Our understanding of the quantities and seasonal patterns of nutrient uptake by mature fruit trees has been limited by the difficulties in working with the large woody biomass of these organisms, tree-to-tree variability, and the resolution to distinguish between recently acquired nutrient from the nutrient background of the tree. We have coupled the use of stable isotopes of nitrogen (N) with periodic whole-tree excavations and nutrient analyses during the year. Vegetative growth, reproductive growth, and nutrient storage in perennial tree parts during tree quiescence represent nutrient sinks. Data obtained using mature pistachio, prune, and walnut trees indicate that macronutrient accumulation in metabolic sinks is associated with increases in tree macronutrient uptake. These data are consistent with the concept that sink removal of phloem-mobile nutrients from vascular circulation may provide the stimulus to further uptake of the nutrient(s) sequestered. We propose that the recognition of those patterns can be used to increase the efficiency of tree nutrient recovery and utilization.
Steven A. Weinbaum
Thomas M. Gradziel and Steven A. Weinbaum
The regulation of anther dehiscence by relative humidity (RH) was assessed for detached anthers and detached whole flowers from a limited selection of apricot (Prunus armeniaca L.), peach [P. persica (L.) Batsch], and almond [P. dulcis (Mill.) D.A. Webb, syn. P. amygdalus Batsch; P. communis (L.) Arcangeli, non Huds.] genotypes, as well as an almond X peach F2 progeny. Dehiscence was evaluated at 33, 64, 87, 93 and 97% RH for detached anthers, and at 33, 64 and 97% RH for whole detached flowers. Anther dehiscence was suppressed with increasing RH for all genotypes. Apricot anthers showed the greatest dehiscence at low RH and measurable dehiscence at high RH even when detached. Anther dehiscence in almond appeared more suppressed than in apricot at all RH levels tested, being completely suppressed by high RH in detached anthers. Peach genotypes exhibited the full range of variability between apricot and almond patterns. Evidence for transgressive segregation of RH-controlled anther dehiscence was observed in the occurrence of cleistogamy in an almond × peach F2 progeny. Rates of anther dehiscence were approximately linear with change in RH in detached anthers but exhibited a more buffered, step-wise response when detached whole flowers were tested. Results are consistent with field observations, and highlight the low but measurable risk of cleistogamy in these species, as well as opportunities to modify the breeding systems and crossing environments to facilitate controlled hybridization, and to reduce pollination vulnerability to adverse environments.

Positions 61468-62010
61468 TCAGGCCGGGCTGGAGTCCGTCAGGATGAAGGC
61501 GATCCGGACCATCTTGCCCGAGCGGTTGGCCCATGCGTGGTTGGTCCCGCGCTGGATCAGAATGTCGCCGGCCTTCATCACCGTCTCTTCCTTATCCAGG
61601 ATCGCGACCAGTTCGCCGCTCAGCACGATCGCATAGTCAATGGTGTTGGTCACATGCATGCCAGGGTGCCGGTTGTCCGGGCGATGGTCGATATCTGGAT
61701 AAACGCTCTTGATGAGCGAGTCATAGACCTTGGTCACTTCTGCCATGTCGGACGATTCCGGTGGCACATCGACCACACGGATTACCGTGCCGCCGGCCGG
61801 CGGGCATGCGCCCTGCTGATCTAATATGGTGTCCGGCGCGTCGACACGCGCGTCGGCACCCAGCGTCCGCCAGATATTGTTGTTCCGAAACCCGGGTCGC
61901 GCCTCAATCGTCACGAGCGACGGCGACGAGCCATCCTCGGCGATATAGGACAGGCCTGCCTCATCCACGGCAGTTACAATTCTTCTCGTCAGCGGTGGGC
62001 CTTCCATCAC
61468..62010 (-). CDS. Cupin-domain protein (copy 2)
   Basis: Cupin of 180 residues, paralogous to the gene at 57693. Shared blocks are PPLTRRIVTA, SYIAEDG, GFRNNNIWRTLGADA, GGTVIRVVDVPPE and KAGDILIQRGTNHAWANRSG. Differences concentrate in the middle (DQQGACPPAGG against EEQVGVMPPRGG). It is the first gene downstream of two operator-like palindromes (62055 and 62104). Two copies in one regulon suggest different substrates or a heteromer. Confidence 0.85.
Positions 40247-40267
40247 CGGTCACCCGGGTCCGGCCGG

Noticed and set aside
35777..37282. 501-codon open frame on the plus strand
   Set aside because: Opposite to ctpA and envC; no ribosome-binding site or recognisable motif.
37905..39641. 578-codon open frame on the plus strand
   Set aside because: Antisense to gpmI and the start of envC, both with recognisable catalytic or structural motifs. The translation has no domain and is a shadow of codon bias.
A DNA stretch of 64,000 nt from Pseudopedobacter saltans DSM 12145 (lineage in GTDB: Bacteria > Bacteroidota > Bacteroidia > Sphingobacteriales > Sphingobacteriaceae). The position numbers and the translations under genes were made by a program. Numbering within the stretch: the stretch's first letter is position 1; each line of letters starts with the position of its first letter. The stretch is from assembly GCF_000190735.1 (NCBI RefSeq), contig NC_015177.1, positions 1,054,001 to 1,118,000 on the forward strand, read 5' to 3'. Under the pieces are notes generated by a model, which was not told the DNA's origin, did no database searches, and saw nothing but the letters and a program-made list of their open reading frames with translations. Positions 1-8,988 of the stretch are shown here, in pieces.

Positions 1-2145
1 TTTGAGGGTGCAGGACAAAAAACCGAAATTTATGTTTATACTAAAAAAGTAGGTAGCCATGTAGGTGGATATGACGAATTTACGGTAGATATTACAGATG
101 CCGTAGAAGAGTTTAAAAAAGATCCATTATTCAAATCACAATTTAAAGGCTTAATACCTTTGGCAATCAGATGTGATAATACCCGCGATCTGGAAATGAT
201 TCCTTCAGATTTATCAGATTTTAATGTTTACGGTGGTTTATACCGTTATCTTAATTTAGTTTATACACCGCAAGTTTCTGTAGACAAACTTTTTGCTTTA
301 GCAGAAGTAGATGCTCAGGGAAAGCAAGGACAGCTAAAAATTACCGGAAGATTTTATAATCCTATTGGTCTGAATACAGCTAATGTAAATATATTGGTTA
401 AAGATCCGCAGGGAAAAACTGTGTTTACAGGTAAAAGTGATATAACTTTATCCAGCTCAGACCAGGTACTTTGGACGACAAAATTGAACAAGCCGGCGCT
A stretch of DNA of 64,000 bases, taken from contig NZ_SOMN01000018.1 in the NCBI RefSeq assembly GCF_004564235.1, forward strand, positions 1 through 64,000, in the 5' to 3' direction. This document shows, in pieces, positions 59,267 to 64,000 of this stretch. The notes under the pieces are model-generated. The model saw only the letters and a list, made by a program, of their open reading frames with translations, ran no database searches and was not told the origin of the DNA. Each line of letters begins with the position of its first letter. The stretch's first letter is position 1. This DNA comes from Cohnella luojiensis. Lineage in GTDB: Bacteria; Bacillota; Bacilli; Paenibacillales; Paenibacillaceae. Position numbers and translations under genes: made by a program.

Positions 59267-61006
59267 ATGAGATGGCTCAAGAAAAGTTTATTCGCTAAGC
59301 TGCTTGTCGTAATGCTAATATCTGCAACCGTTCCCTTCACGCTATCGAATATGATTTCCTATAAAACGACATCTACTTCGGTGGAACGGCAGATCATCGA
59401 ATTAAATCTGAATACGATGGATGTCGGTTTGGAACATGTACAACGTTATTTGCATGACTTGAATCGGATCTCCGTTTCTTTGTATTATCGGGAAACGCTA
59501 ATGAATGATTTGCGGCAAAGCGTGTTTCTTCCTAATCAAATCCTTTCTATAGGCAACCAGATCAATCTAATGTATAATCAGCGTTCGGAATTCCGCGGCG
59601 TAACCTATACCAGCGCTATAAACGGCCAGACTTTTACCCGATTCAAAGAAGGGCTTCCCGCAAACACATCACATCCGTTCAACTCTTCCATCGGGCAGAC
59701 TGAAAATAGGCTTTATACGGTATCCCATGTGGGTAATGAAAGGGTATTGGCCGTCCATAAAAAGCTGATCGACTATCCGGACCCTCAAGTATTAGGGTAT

Steven A. Weinbaum and T.T. Muraoka
An average of >20% seedless (blank) fruit are produced annually in Pistacia vera cv. Kerman. The degree of blank production was reportedly not related to individual tree yields and, therefore, was not thought to be resource limited (Crane, J.C., 1973. HortSci. 8:388-390). In two crop years, we studied the variability in percentage blanking among individual shoots characterized by widely varying leaf area to fruit (L/F) ratios. L/F ratios were related inversely to the percentage of blank fruit produced. Thus, individual branches behaved somewhat autonomously with respect to blanking. Our data are consistent with the view that embryo development was resource-limited. Although `Kerman' exhibits the potentiality for parthenocarpic fruit set, the hissed distribution of seedless fruit within the tree presumably indicates that blanking is an example of stenospermocarpy. Blanking does not result primarily from inadequate pollination under typical field conditions.
Holly A. Johnson*, Steven A. Weinbaum, and Theodore M. DeJong
The effects of low and high crop loads in 2002 on floral development (Summer 2002), pistil size at anthesis (Spring 2003), and subsequent season fruit size at maturity (Summer 2003) were studied. Trees were all thinned to the same crop load in 2003. Three peach cultivars (Elegant Lady, O'Henry and Fairtime) with different ripening times (mid-July, mid-August, and early-September, respectively) were used to assess the effects of current season crop on floral development for the subsequent season. Based on previous literature, we reasoned that the maximum competition for carbohydrates between maturing fruit and developing buds is likely to occur at fruit maturity, especially under heavy crop loads. In 2003, individual fruit were harvested and weighed at maturity. In all three cultivars, a heavy crop load reduced the percentage of floral buds initiated and delayed floral differentiation. A heavy crop load also reduced pistil size at anthesis and fruit size at maturity in the subsequent season. These data support the practice of vigorous pruning to annually renew fruiting wood in peach to minimize the influence of crop in the previous season on the subsequent season's fruit and maintain large fruit sizes.
Oswaldo A. Rubio, Patrick H. Brown, and Steven A. Weinbaum
Leaf N concentrations (% dry wt) appear relatively insensitive to high levels of applied fertilizer N (Weinbaum et al, HortTechnology 1992). This insensitivity may be attributable to growth dilation, lack of additional tree N uptake, a finite capacity of leaves to accumulate additional N or our inhability to resolve a limited increment. Our objective was to asses the relative accumulation of mobile forms of N (NO3, NH4 and amino acids) relative to a total N over a range of fertilizer N application rates in 3 year old, field-grown “Fantasia” nectarine trees. Between 0 and 136 Kg N/Ha/Yr we observed a linear relationship between N supply and all N fractions. Above 136 Kg N/Ha/Yr leaf concentrations of amino acids and total N remined constant, but NO3 and NH4 accumulation continued. These results suggest that leaf concentration of NO3 and NH4 are more sensitive indicators of soil N availability and tree N uptake than was total leaf N concentration.
Geno A. Picchioni, Steven A. Weinbaum, and Patrick H. Brown